Jens Wolf

13 May - 24 Jun 2006

May 13 – June 24, 2006

We look forward to the first exhibition with Jens Wolf in Galerie Jan Wentrup.
For the exhibition, Jens Wolf did a wall painting that will take up the entire exhibition area. This work therefore continues the tradition of earlier exhibitions where various artists developed site-specific works for the gallery.
„For the Berlin-based artist Jens Wolf (born 1976), the history of abstraction offers a reservoir of models which he appropriated for his painting. Wolf, a graduate of the academy in Karlsruhe, prefers to work with paintings by artists who can be subsumed under the art-historical terms hard edge, systemic painting, constructivism, or concrete art. An umbrella term for all these painting styles is cold abstraction, which is painting without any subjective or distinctive style.
Thus Jens Wolf adapts works by, among others, Josef Albers, Frank Stella, Piet Mondrian, as well as works by American painters like Karl Benjamin or Ilya Bolotowsky, who because of the dominance of American abstract expressionism are less well-known in Europe. In contrast to the painting of cold abstraction that emphasizes the pure evidence of colour in geometrically clear forms that cover the support entirely, Wolf’s painting maintains a lack of ideal perfection. Wolf paints on simple plywood whose natural grain is visible as a part of the paintings, like a slightly disturbing quiet sound underlying the geometrical forms.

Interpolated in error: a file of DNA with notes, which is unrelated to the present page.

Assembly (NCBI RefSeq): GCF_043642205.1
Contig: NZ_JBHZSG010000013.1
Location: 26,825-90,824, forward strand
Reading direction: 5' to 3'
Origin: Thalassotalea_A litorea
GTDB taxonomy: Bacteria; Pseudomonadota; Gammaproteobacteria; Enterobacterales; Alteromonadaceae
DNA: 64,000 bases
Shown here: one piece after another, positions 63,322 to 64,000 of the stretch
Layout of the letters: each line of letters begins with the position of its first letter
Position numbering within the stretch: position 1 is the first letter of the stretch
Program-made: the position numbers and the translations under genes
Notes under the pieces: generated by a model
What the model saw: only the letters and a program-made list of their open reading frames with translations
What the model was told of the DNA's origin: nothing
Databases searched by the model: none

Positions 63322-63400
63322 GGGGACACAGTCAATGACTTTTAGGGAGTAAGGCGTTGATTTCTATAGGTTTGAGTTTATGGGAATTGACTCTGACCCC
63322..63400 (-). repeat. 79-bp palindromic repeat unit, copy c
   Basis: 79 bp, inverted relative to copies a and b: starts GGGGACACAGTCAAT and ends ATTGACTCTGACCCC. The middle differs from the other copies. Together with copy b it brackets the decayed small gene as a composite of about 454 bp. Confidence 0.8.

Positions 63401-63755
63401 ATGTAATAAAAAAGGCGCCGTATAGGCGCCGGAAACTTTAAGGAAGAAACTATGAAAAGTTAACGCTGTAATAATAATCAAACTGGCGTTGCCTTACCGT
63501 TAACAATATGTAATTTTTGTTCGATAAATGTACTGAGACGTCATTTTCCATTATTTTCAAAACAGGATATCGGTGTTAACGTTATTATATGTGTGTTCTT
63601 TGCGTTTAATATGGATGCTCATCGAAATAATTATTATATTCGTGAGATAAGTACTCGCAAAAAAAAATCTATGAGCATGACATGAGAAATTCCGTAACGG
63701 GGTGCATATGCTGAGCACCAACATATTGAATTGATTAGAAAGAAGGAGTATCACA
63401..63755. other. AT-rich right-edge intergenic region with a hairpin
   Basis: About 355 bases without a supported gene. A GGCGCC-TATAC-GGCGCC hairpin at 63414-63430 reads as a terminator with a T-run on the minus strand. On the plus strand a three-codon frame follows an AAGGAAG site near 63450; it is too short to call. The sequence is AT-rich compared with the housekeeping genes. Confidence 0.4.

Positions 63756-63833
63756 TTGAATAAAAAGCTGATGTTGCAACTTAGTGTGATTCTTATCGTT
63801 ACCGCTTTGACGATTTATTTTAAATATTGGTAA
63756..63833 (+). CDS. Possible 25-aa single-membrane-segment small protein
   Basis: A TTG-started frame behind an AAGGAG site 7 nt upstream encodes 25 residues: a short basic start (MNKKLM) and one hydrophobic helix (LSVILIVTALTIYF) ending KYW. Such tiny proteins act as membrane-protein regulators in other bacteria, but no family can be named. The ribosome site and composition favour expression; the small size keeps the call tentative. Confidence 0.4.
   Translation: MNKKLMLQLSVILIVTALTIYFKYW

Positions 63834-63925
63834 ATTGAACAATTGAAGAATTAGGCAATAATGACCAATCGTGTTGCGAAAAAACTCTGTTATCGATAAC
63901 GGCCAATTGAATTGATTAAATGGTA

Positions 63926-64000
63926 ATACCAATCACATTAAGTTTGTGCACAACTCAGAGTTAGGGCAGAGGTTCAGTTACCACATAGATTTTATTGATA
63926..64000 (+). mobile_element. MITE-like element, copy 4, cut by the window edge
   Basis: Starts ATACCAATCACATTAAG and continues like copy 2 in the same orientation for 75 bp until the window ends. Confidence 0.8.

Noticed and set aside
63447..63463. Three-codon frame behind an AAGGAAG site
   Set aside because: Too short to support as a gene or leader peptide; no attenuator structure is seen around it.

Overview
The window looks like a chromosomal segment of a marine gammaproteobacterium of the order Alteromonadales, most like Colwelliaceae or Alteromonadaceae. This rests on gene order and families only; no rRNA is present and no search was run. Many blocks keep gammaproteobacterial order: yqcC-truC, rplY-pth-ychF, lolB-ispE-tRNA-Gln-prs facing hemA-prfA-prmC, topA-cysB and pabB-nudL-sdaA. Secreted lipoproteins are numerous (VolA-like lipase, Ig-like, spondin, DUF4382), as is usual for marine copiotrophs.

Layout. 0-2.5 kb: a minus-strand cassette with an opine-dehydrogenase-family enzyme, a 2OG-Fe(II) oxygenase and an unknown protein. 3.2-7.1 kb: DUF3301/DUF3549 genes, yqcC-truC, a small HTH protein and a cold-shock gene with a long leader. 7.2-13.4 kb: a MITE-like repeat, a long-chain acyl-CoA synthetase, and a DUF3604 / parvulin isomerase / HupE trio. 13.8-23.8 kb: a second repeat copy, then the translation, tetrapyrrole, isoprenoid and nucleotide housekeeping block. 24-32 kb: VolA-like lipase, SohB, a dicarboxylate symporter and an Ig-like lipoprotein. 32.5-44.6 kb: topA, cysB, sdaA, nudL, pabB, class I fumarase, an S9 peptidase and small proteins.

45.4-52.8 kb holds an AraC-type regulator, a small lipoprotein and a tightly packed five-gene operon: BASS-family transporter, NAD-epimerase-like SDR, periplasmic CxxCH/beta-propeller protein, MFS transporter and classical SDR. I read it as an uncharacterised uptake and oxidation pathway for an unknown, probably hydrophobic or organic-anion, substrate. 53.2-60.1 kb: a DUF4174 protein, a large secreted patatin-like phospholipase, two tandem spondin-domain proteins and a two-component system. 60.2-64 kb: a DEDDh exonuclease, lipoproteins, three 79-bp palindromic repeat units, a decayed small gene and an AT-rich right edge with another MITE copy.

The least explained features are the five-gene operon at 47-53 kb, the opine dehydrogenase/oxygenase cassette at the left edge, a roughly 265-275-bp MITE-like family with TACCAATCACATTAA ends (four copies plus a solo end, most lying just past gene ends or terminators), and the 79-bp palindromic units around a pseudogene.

Jens Wolf’s formal appropriations go so far that the formerly accepted ideal of the representation of an order independent of space and time is translated to a spatial illusionism and thus moves close to a representation of reality. Square and circle as perfect urforms and therefore as the representative signs for a rational, intellectual and generally applicable order return in Wolf’s paintings slurred, incomplete, and frayed. Pencil lines, traces of the artistic sketches, remain visible and tell us something about the productive trial and error method of his work. The sometimes broken edges of the supports of his paintings point to a use prior to their artistic one. The hinted-at reuse of the plywood sheets short-circuits on a material level with Wolf’s aesthetic processing of cold abstraction.”

Claudia Seidel

© Jens Wolf
o.T. (06-1)
acrylic on wood
250 x 170 cm

Tags: Josef Albers, Karl Benjamin, Ilya Bolotowsky, Piet Mondrian, Frank Stella, Jens Wolf